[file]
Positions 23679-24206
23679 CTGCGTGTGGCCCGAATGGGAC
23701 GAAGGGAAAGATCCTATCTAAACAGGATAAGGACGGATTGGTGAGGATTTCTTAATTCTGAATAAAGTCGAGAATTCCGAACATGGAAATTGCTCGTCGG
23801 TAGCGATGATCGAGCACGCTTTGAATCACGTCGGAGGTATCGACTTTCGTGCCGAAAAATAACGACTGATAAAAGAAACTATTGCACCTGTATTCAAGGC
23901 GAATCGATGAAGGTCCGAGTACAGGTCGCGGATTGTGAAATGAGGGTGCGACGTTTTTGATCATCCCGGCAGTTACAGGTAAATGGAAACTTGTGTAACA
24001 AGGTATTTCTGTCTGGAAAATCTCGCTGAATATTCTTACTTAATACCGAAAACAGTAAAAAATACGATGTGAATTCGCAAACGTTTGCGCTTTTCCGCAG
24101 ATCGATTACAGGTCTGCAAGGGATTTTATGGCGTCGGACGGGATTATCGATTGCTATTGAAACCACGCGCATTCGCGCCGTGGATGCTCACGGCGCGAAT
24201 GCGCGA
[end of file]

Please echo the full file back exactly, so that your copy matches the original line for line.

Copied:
Positions 23679-24206
23679 CTGCGTGTGGCCCGAATGGGAC
23701 GAAGGGAAAGATCCTATCTAAACAGGATAAGGACGGATTGGTGAGGATTTCTTAATTCTGAATAAAGTCGAGAATTCCGAACATGGAAATTGCTCGTCGG
23801 TAGCGATGATCGAGCACGCTTTGAATCACGTCGGAGGTATCGACTTTCGTGCCGAAAAATAACGACTGATAAAAGAAACTATTGCACCTGTATTCAAGGC
23901 GAATCGATGAAGGTCCGAGTACAGGTCGCGGATTGTGAAATGAGGGTGCGACGTTTTTGATCATCCCGGCAGTTACAGGTAAATGGAAACTTGTGTAACA
24001 AGGTATTTCTGTCTGGAAAATCTCGCTGAATATTCTTACTTAATACCGAAAACAGTAAAAAATACGATGTGAATTCGCAAACGTTTGCGCTTTTCCGCAG
24101 ATCGATTACAGGTCTGCAAGGGATTTTATGGCGTCGGACGGGATTATCGATTGCTATTGAAACCACGCGCATTCGCGCCGTGGATGCTCACGGCGCGAAT
24201 GCGCGA